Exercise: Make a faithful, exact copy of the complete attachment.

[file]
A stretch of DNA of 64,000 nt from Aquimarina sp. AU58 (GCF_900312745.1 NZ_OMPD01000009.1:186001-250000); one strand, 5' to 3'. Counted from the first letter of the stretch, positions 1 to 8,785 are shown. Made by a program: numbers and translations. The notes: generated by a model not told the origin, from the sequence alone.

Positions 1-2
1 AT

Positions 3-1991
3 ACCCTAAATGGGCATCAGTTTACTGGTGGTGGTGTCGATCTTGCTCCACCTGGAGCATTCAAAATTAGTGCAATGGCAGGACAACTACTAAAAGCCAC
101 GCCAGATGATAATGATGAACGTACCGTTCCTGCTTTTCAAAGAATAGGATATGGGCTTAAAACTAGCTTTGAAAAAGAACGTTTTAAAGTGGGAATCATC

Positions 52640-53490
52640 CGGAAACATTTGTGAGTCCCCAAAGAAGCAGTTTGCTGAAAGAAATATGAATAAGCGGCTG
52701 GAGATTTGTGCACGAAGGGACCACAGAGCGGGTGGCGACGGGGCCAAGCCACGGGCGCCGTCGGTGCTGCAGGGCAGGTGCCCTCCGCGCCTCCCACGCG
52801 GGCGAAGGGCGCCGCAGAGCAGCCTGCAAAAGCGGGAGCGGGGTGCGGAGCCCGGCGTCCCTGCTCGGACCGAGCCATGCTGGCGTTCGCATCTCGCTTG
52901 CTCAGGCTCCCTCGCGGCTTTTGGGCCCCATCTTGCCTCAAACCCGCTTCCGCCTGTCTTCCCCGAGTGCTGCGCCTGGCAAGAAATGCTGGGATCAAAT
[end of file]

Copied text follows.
A stretch of DNA of 64,000 nt from Aquimarina sp. AU58 (GCF_900312745.1 NZ_OMPD01000009.1:186001-250000); one strand, 5' to 3'. Counted from the first letter of the stretch, positions 1 to 8,785 are shown. Made by a program: numbers and translations. The notes: generated by a model not told the origin, from the sequence alone.

Positions 1-2
1 AT

Positions 3-1991
3 ACCCTAAATGGGCATCAGTTTACTGGTGGTGGTGTCGATCTTGCTCCACCTGGAGCATTCAAAATTAGTGCAATGGCAGGACAACTACTAAAAGCCAC
101 GCCAGATGATAATGATGAACGTACCGTTCCTGCTTTTCAAAGAATAGGATATGGGCTTAAAACTAGCTTTGAAAAAGAACGTTTTAAAGTGGGAATCATC

Positions 52640-53490
52640 CGGAAACATTTGTGAGTCCCCAAAGAAGCAGTTTGCTGAAAGAAATATGAATAAGCGGCTG
52701 GAGATTTGTGCACGAAGGGACCACAGAGCGGGTGGCGACGGGGCCAAGCCACGGGCGCCGTCGGTGCTGCAGGGCAGGTGCCCTCCGCGCCTCCCACGCG
52801 GGCGAAGGGCGCCGCAGAGCAGCCTGCAAAAGCGGGAGCGGGGTGCGGAGCCCGGCGTCCCTGCTCGGACCGAGCCATGCTGGCGTTCGCATCTCGCTTG
52901 CTCAGGCTCCCTCGCGGCTTTTGGGCCCCATCTTGCCTCAAACCCGCTTCCGCCTGTCTTCCCCGAGTGCTGCGCCTGGCAAGAAATGCTGGGATCAAAT